A little bit of chalk paint and a few mason jars can turn a white windowsill into a wonderful home for indoor greenery. Plant roots need drainage, though, which mason jars don't naturally have, so be sure to add some gravel to the bottom before seeding.
Related: 8 Things to Know Before You Set Foot in a Plant Store
Rooted in Water
Some plants will grow happily in nothing more than a glass of water—and you should take advantage of that. Sweet potato vine, coleus, and spiderwort are all good candidates for the water treatment. Just snip a cutting, drop it into a glass of water, and add a couple of drops of plant food every month. Set the glass containers on a table or anywhere else a little plant life could bring some cheer.
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Make the most of every inch of window space for growing plants with these suction-cup window shelves. Set in a prime location, seedlings and full-grown plants can bask in the best sunlight your place has to offer. It's an especially great setup for an easy-access kitchen herb garden.
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A Living Mobile
You don’t need a backyard to garden—and with air plants, you don't even need soil. Crafting a living mobile by hanging air plants from a hoop is one of the most creative ways to display these incredible plants—especially if you’re running short on counter space.
Related: Do These 8 Things and Never Pay for Plants Again
etsy.com via GemsOfTheSoil
Shine a Little Light
A solar terrarium provides a comforting glow in the evenings, whether you put it on your back porch or on your dining room table. All it takes to make it is a solar light, an empty glass lantern, succulents, double-sided tape, and river rocks. The project is easy enough for a DIY beginner and requires no special tools.
Related: 11 Reasons Your Houseplants Are Dying
Air plants, as the name implies, can live on air alone—with a little regular watering, that is. All you need to do is figure out how you want to display them. Here's a crafty idea that uses copper wire and plain old river rocks. So simple, yet so elegant.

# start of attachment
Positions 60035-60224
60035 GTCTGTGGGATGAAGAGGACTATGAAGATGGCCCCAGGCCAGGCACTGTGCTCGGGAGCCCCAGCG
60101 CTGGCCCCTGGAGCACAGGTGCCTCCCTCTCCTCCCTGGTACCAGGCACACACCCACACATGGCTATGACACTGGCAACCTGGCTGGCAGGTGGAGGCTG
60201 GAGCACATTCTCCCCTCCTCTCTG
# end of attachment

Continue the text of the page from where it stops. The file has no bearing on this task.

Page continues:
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You can repurpose almost any container as a DIY planter—including teacups. Succulents, moss, and small creeping plants are great candidates for teacup greenery. These tiny plants don’t require much water, so adding drainage holes in the bottom of the cup may not even be necessary.
Related: 12 Plants That Will Make Your Garden Smell Great
You can grow your own sunflower or alfalfa sprouts in an upcycled salad container by adding soil and seeds and placing it in any sunny window. You could be garnishing your salads and sandwiches with delicious greens in as little as two weeks!
Related: 12 Easy Herbs to Grow on Your Windowsill
Create the feeling of a spa-like outdoor retreat by constructing a planter from a board, some chicken wire, and a roll of fiberglass screen, and suspending it from your bathroom ceiling. After feeding the roots through holes in the screen and adding a layer of soil, hang the finished product using gauge chain and metal hooks to inject a little jungle fever into your space.
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Create your own DIY herb display by mounting a variety of hanging pots on the wall. Once everything is attached, all you’ll need is a watering can to keep the plants hydrated, and scissors to snip your fresh, fragrant goodies whenever a recipe calls for them.
Related: 10 Inventive DIY Vertical Gardens
Bring a little life to your desk by dedicating one section of an acrylic desktop organizer as a mini terrarium. Just plant some small succulents in an inch or two of cactus potting mix, then add an array of colorful stones or decorative accents.
Related: The 10 Toughest Houseplants to Keep Alive
Green With Envy
Don't miss out on the joys of gardening! These DIYs prove you don't need a grassy yard for stunning greenery.
If you have the money to hire a handyman for every household woe, go ahead. But if you want to hang on to your cash and exercise some self-sufficiency, check out these clever products that solve a million and one little problems around the house. Go now!